QAI Keynote and Invited Talks

Keynote Speakers

Francesco Tacchino
Keynote Speaker

IBM Research, Zurich

Francesco is a Research Scientist in the Quantum Computational Sciences group at IBM Research in Zurich, where he works on the development and implementation of quantum algorithms for physics, chemistry, and machine learning applications. Francesco received a PhD in Physics and a MSc in Theoretical Physics from the University of Pavia, Italy.
Title: Quantum machine learning: technology and applications in the natural sciences and beyond
Over the last few decades, quantum information processing has emerged as a gateway towards new, powerful approaches to scientific computing. Quantum technologies are nowadays experiencing a rapid development and could lead to effective solutions in different domains including physics, chemistry, and artificial intelligence. In this talk, I will review the state-of-the-art and recent progress in the field, with a focus on quantum machine learning and its applications to problems in the domain of natural sciences. More specifically, I will discuss the use of advanced parametrised quantum circuit models for the generation of molecular force fields and for the analysis of quantum data in high-energy physics. I will also consider the practical implementation of paradigmatic quantum machine learning algorithms on superconducting quantum processors and present dedicated error suppression strategies based on pulse-efficient gate transpilation.
Amira Abbas
Keynote Speaker

University of Amsterdam

Amira is a postdoctoral researcher at the University of Amsterdam. Her research focuses on the intersection of quantum computing and machine learning in order to solve problems deemed hard to compute classically. She is also a former Google PhD fellow, intern at Google Quantum AI, and predoctoral researcher at IBM Quantum.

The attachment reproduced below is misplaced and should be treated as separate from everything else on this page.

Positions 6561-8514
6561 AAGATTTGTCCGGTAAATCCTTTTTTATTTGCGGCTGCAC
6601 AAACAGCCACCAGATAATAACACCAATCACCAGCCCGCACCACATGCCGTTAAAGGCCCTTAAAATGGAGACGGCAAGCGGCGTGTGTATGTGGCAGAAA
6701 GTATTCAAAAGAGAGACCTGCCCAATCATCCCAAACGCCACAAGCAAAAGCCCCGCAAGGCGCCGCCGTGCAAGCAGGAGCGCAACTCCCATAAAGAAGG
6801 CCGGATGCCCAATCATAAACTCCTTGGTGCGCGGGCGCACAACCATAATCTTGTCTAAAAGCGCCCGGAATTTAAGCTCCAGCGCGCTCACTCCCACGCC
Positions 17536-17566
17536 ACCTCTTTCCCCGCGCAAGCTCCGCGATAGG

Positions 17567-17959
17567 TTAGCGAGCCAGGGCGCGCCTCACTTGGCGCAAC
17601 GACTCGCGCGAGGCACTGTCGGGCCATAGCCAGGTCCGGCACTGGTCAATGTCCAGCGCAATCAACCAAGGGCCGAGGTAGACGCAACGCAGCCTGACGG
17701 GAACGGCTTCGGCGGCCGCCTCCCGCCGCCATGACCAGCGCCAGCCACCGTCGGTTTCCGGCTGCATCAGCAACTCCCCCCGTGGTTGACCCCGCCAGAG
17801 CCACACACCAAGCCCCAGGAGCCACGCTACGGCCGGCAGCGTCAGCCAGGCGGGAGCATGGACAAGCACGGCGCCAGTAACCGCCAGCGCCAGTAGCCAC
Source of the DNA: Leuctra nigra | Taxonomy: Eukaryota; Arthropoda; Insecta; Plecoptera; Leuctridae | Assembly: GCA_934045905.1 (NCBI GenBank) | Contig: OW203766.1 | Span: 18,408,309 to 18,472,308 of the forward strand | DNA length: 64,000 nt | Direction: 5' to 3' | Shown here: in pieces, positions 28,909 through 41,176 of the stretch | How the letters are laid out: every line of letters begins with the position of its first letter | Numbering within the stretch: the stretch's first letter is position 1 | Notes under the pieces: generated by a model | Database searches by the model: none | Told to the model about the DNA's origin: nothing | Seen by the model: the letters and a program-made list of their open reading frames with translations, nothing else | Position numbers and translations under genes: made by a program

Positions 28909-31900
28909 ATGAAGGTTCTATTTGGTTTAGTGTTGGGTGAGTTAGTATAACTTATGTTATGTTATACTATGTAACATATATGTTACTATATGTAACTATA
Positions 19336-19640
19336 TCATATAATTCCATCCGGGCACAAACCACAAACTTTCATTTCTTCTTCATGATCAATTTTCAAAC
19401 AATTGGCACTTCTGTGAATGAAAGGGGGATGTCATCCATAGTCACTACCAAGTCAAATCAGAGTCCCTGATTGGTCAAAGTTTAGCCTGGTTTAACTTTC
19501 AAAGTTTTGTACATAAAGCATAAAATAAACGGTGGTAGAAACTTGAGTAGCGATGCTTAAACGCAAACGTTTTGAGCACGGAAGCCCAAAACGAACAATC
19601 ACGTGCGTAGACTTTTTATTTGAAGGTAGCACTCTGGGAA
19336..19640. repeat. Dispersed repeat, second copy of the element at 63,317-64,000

Title: On quantum backpropagation, information reuse, and cheating measurement collapse
The success of modern deep learning hinges on the ability to train neural networks at scale. Through clever reuse of intermediate information, backpropagation facilitates training through gradient computation at a total cost roughly proportional to running the function, rather than incurring an additional factor proportional to the number of parameters - which can now be in the trillions. Naively, one expects that quantum measurement collapse entirely rules out the reuse of quantum information as in backpropagation. But recent developments in shadow tomography, which assumes access to multiple copies of a quantum state, have challenged that notion. Here, we investigate whether parameterized quantum models can train as efficiently as classical neural networks. We show that achieving backpropagation scaling is impossible without access to multiple copies of a state. With this added ability, we introduce an algorithm with foundations in shadow tomography that matches backpropagation scaling in quantum resources while reducing classical auxiliary computational costs to open problems in shadow tomography. These results highlight the nuance of reusing quantum information for practical purposes and clarify the unique difficulties in training large quantum models, which could alter the course of quantum machine learning.
Michele Grossi
Keynote Speaker

CERN, Geneve

Michele Grossi is a senior fellow in quantum computing at CERN. He received his industrial PhD in High Energy Physics from the University of Pavia. Michele has been working as Quantum Technical Ambassador at IBM and a Hybrid Cloud solution Architect. In his current role he co-supervisions Quantum Machine Learning projects at CERN. His focus is the development of QML pipelines for HEP problems and their usage in different fields. He is actively collaborating with different research institutions and companies.